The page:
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This article in AJ

  1. Vol. 71 No. 1, p. 51-54
    Received: Feb 2, 1978

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Effects of Annual Weed Control on Alfalfa Forage Quality1

  1. D. G. Temme,
  2. R. G. Harvey,
  3. R. S. Fawcett and
  4. A. W. Young2



Establishment of alfalfa (Medicago sativa L.) alone rather than with an oat (Avena sativa L.) companion crop usually results in a reduction in dry matter production. Use of herbicides far weed control during alfalfa seedling establishment also reduces yield since weeds are harvested along with the alfalfa and contribute to forage yield. Thus, if there are benefits from seeding alfalfa alone using herbicides for weed control they would only be expressed in terms of animal consumption, nutritional value, digestability, and finally animal growth or milk production. Consequently, a study was conducted to determine the benefits of annual weed control during alfalfa establishment. Alfalfa was sown into field test plots (Plano silt loam, 3.5 to 4% organic matter, Typic Argindoll, fine, silty, mixed mesic) in April 1976 with an oat companion crop and alone with and without herbicide treatments. Herbicide treatments included were S-ethyl dipropylthiocarbamate (EPTG) + 4-(2,4-dichlorophenoxy) butyric acid (2,4-DB), and Nbutyl-N-ethyl-α,α,α-trifluoro-2,6-dinitro-p-toluidine (benefin). Weeds were also allowed to grow in the absence of an alfalfa or oat seeding. The oat companion crop was harvested at the early dough stage and the alfalfa treatments at first flower, all as chopped hay. The stand of weeds was harvested at the same time as the alfalfa.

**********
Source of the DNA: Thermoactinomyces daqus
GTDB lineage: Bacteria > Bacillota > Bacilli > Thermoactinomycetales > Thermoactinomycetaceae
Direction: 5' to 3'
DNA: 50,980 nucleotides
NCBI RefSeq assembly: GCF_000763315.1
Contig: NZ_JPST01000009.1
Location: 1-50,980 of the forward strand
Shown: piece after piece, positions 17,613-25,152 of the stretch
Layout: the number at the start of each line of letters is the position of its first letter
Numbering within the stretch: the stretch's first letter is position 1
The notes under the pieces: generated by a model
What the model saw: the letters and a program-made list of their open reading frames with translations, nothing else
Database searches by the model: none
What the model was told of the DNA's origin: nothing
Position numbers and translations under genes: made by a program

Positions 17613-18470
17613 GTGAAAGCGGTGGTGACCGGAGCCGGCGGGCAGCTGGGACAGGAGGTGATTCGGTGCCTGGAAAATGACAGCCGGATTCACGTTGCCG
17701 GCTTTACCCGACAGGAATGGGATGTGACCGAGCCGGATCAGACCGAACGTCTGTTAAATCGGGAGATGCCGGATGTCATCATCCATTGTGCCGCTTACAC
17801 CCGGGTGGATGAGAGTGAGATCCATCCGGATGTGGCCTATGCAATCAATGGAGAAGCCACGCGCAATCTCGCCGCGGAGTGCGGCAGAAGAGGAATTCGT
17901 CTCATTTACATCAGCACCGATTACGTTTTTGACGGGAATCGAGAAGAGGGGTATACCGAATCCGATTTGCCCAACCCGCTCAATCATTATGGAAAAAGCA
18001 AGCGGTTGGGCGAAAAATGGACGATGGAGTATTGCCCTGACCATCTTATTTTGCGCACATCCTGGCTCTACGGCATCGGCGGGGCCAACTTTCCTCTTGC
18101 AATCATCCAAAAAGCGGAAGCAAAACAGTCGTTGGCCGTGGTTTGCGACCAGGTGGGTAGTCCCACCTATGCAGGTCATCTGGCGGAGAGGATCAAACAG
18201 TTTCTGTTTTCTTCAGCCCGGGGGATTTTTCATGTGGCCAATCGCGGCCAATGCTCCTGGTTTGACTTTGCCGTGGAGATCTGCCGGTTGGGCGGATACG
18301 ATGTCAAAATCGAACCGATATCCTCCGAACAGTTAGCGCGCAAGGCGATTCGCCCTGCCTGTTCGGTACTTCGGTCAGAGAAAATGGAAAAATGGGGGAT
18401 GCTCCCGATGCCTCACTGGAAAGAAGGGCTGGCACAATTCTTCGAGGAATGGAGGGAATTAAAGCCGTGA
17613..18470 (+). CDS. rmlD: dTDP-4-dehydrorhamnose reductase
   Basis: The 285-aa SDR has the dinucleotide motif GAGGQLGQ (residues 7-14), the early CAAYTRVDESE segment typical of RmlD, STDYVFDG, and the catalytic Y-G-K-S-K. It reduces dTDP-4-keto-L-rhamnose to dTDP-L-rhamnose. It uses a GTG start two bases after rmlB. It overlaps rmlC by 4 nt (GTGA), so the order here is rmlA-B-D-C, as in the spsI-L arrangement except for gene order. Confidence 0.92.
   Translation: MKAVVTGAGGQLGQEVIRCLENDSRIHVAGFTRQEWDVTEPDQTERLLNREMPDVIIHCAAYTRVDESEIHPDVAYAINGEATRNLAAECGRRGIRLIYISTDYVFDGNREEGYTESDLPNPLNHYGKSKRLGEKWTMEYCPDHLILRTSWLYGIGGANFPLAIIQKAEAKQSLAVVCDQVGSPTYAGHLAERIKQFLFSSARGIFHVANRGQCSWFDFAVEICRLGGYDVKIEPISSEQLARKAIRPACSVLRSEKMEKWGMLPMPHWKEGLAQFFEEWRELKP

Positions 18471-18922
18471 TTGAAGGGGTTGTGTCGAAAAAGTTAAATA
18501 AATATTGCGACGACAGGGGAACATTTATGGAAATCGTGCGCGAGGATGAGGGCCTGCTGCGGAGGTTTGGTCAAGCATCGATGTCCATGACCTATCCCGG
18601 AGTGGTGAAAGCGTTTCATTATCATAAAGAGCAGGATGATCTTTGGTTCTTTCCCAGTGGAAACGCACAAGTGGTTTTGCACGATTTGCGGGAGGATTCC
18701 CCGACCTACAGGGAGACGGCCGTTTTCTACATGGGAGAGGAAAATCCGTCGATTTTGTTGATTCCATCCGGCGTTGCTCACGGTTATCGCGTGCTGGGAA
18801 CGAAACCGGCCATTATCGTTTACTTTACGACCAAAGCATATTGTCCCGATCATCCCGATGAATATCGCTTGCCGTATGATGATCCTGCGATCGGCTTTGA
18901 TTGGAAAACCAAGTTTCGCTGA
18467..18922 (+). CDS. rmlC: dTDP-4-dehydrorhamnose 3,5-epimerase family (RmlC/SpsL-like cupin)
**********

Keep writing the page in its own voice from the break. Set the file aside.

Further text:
The oat hay, weeds, and alfalfa established with and without herbicides, were analyzed in laboratory studies for in vitro digestible dry matter (IVDDM), neutraldetergent fiber (NDF), aciddetergent fiber (ADF), crude protein, and nitrate. A sheep feedingdigestion trial was used to determine the palatability, digestible dry matter (DDM), digestible crude protein (DCP), digestible neutraldetergent fiber (DNDF) and digestible aciddetergent fiber (DADF) of the forages, and N balances of the sheep fed the forages. The four forages were ranked as follows in order of increasing quality as measured by animal intake and digestible dry matter: oat, hay, weed forage, untreated alfalfa, herbicide-treated alfalfa. The lower quality of the untreated alfalfa in comparison with the herbicide treated alfalfa was attributed to the fact that weeds constituted 50% of the dry weight of the untreated alfalfa stituted 50% of the dry weight of the untreated alfalfa forage. Chemical analysis of the weeds indicated that the Pennsylvania smartweed (Polygonum pensylvanicum L.), she herds-purse (Capsella bursa-pastoris (L.) Medic), and yelpow foxtail (Setaria lutescens (Weigel) Hubb.) had the greatest influence in lowering the forage quality. These three weeds, which composed 25% of the untreated alfalfa forage, had the lowest % crude protein and IVDDM and the highest % CWC and ADF. The digestion trial also showed the annual weeds, as a whole, to be the lowest in DCP, DNDF, and DADF. These results confirm that seeding alfalfa alone using herbicides for weed control is beneficial, and that feeding forage thus produced will improve livestock performance.

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